Electron Microscopy
hRPE cells were trypsinized and centrifuged. The pellets were fixed in 2% glutaraldehyde in 0.1 M cacodylate buffer for 2 hours at 4°C, followed by postfixation in 1% osmium tetraoxide for 1 hour. The cell pellets were then processed for electron microscopy by the standard method. 
HPLC Analysis of GSH and GSSG
GSH and GSSG were measured as the S-carboxymethyl-N-dansyl-derivatives by HPLC as previously described. 19 hRPE cells were extracted with ice-cold 5% perchloric acid containing 0.2 M boric acid and 5 μM γ-glutamylglutamate (internal standard), treated with iodoacetic acid and dansylchloride, and separated using a propylamine column (Custom LC, Houston, Texas). Dansyl derivatives were detected by fluorescence with 305 to 395 nm bandpass filter for excitation and a 520 nm cutoff filter for emission. Peaks were quantified by integration relative to standards. Redox potential (E h) was calculated from the cellular GSH and GSSG concentrations by the Nernst equation and E 0 = −0.252 V at pH 7.2. 20 21  
Cell Viability
A colorimetric assay based on the cleavage of the tetrazolium salt WST-1 (4-[3-(4-lodophenyl)-2-(4-nitrophenyl)-2H-5-tetrazolio]-1.3-bensene disulfonate) to formazan by mitochondrial dehydrogenases of viable cells was performed (Roche Molecular Biochemicals). hRPE cells were seeded in 96-well plates at a density of 1 × 104 cells/well in 100 μL medium. After 2 days, cells were treated with tBH, recombinant soluble (s)FasL, or agonistic anti-Fas antibody CH-11. The WST-1 solution (10 μL/well) was added, and cells were further incubated for 2 hours at 37°C. The plate was read on an ELISA reader at 450 nm, with a reference wavelength at 650 nm. Data are shown as the percentage of the absorbance of the untreated control. 
Apoptosis Assay
DNA cleavage, which commonly occurs in apoptosis, was measured by TdT–mediated dUTP nick-end labeling (TUNEL) with a kit (In Situ Cell Death Detection Kit, Fluorescein; Roche Molecular Biochemicals). Briefly, after treatment, floating and adherent (released by trypsin) cells were collected and fixed with freshly prepared 4% paraformaldehyde in PBS (pH 7.4) for 30 minutes at room temperature and then permeabilized with 0.1% Triton X-100 in 0.1% sodium citrate for 2 minutes on ice. To label DNA strand breaks, cells were incubated with 50 μL TUNEL reaction mixture containing TdT and fluorescein-dUTP in the binding buffer and incubated for 1 hour at 37°C in a humidified atmosphere. Cells were then washed twice with PBS and analyzed by flow cytometry.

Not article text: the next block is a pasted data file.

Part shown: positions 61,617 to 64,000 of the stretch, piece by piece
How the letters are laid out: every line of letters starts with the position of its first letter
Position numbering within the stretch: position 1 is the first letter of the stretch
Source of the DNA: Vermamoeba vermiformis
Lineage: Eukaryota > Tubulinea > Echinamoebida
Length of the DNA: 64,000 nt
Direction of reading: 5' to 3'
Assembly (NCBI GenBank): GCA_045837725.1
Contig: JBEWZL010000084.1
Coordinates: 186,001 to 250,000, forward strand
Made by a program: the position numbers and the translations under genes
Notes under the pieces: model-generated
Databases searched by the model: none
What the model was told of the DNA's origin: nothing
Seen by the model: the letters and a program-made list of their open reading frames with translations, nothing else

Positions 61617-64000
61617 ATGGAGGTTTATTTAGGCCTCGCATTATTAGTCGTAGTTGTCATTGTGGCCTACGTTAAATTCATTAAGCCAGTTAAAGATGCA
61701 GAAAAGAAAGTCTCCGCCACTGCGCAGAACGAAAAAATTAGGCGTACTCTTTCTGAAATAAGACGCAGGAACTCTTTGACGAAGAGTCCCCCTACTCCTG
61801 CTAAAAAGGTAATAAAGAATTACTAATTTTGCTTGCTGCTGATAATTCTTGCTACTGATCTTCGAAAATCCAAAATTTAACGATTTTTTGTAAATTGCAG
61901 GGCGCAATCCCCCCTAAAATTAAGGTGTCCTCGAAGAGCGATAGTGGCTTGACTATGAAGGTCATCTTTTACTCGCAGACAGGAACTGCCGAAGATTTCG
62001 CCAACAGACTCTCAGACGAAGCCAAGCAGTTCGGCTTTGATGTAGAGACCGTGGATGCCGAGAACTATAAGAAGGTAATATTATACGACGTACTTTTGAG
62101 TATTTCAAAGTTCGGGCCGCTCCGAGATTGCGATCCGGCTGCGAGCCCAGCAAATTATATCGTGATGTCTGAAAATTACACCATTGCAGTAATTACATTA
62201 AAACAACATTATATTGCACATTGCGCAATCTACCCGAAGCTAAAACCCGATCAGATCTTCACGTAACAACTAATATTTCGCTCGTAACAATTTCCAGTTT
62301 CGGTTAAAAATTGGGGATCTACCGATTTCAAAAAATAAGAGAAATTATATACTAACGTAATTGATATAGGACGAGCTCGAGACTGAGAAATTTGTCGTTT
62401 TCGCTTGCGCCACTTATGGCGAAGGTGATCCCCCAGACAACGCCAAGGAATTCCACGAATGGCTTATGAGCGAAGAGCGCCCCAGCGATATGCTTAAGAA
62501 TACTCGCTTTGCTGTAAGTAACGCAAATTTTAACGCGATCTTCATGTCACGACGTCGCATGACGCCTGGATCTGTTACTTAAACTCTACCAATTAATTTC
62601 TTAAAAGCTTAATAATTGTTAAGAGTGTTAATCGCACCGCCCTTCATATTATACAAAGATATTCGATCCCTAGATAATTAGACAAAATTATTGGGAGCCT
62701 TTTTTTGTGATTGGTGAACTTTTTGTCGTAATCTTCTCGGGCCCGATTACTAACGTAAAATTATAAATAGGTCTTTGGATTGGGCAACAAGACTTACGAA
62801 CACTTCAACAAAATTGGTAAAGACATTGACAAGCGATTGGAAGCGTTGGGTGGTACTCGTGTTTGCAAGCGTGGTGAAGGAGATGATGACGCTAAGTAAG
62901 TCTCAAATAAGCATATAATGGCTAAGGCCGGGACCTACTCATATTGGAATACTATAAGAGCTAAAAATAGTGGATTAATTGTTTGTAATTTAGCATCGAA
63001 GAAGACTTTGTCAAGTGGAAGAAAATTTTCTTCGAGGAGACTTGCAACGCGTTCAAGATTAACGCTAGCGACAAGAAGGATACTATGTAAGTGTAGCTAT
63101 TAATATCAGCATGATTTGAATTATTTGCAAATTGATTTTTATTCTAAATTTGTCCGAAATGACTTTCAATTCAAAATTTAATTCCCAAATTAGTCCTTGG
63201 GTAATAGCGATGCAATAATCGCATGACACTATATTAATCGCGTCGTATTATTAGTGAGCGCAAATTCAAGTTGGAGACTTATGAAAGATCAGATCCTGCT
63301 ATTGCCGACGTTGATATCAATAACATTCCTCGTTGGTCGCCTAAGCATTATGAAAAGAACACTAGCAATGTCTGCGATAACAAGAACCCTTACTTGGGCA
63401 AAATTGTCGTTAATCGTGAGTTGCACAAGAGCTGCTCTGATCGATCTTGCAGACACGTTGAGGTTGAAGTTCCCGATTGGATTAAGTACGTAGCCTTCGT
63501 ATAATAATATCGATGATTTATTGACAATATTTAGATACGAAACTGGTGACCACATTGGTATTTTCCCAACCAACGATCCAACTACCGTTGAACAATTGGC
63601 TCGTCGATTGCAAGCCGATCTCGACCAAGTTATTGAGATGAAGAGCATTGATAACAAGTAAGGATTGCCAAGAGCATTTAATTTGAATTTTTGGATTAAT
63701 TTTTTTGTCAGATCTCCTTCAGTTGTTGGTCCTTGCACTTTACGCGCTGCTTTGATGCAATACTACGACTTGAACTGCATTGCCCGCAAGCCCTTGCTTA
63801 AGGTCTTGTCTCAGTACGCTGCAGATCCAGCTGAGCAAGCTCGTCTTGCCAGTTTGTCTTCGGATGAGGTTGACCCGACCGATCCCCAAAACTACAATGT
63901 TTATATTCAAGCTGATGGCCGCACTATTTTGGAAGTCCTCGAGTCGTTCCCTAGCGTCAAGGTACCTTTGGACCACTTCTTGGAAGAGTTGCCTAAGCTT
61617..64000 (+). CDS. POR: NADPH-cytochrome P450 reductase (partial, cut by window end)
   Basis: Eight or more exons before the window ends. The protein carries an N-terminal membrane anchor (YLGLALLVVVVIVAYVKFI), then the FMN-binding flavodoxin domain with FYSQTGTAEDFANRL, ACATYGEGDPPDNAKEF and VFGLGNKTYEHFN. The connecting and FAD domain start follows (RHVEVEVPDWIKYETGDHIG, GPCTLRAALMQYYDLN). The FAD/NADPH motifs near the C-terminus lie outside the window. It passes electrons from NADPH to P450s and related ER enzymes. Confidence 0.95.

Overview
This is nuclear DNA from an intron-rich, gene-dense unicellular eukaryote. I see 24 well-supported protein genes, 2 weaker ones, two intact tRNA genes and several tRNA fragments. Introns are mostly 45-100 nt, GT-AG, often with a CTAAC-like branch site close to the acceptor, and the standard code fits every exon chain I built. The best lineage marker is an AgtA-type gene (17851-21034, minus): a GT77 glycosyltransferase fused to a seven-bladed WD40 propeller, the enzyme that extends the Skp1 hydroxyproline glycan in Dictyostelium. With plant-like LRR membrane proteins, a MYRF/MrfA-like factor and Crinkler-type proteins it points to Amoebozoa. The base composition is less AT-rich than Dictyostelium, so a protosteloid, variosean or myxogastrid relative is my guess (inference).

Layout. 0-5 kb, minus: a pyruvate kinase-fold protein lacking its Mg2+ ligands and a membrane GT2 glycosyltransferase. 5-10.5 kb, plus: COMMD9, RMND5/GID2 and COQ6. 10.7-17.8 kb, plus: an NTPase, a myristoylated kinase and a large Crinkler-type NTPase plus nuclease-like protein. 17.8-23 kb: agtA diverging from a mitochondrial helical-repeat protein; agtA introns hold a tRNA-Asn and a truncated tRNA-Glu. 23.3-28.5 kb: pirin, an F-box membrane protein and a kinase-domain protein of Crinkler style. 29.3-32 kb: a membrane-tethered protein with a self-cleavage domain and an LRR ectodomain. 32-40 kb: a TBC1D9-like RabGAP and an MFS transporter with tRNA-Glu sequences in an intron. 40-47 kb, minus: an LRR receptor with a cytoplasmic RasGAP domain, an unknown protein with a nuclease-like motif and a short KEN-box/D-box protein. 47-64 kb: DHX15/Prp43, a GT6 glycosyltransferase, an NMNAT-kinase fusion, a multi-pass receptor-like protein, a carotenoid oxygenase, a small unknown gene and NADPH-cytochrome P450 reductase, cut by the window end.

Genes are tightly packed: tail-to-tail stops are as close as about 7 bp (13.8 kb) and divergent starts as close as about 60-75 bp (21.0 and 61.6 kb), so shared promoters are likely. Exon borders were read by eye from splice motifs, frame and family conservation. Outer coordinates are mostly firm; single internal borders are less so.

Another apoptotic feature, phosphatidylserine exposure, was determined with a kit (Annexin V-FITC Kit TACS; Trevigen, Gaithersburg, MD). Briefly, cells were resuspended in 100 μL binding buffer containing 10 mM HEPES-KOH (pH 7.4), 150 mM NaCl, 5 mM KCl, 1 mM MgCl2, 1.8 mM CaCl2, 1 mg/mL annexin-V-FITC, and propidium iodide. After 15 minutes of incubation at room temperature in the dark, 400 μL binding buffer was added, and cells were analyzed by flow cytometry. 
FasL and Fas Expression
Expression of FasL and Fas on hRPE cells were detected, as described previously. 18 For flow cytometric detection of FasL, cells were sequentially stained with 2.5 μg/mL a rabbit anti-FasL antibody (Santa Cruz Biotechnology, Inc., Santa Cruz, CA) and 2.5 μg/mL FITC-conjugated anti-rabbit IgG (Pierce, Rockford, IL). For detection of Fas, cells were incubated with phycoerythrin (PE)-conjugated anti-Fas antibody (BD Transduction Laboratories, San Diego, CA). Cells stained with isotypically matched control Ig and FITC-conjugated secondary antibodies and cells stained with PE-conjugated isotypically matched control Ig were run in parallel as negative controls for FasL and Fas staining, respectively. The cells were then analyzed by flow cytometer. 
Expression of FasL was further confirmed by Western blot. Cells were lysed in a boiling solution containing 10% glycerol, 250 mM Tris (pH 6.8), 4% SDS, and 2% β-mercaptoethanol. The cell lysates were immediately boiled for 5 minutes and centrifuged at 10,000g for 5 minutes at 4°C. The supernatants (100 μg) were subjected to 12% SDS-polyacrylamide gel followed by transfer to PVDF membranes (Hybond; Amersham Life Science Inc., Arlington Heights, IL) and immunoblot with anti-FasL antibody (1:1000 dilution, BD Transduction Laboratories). FasL protein was detected using horseradish peroxidase labeled secondary antibody and enhanced chemiluminescence (NEN Life Science Products, Boston, MA). Equal protein loading was verified by ponceau red treatment of membranes.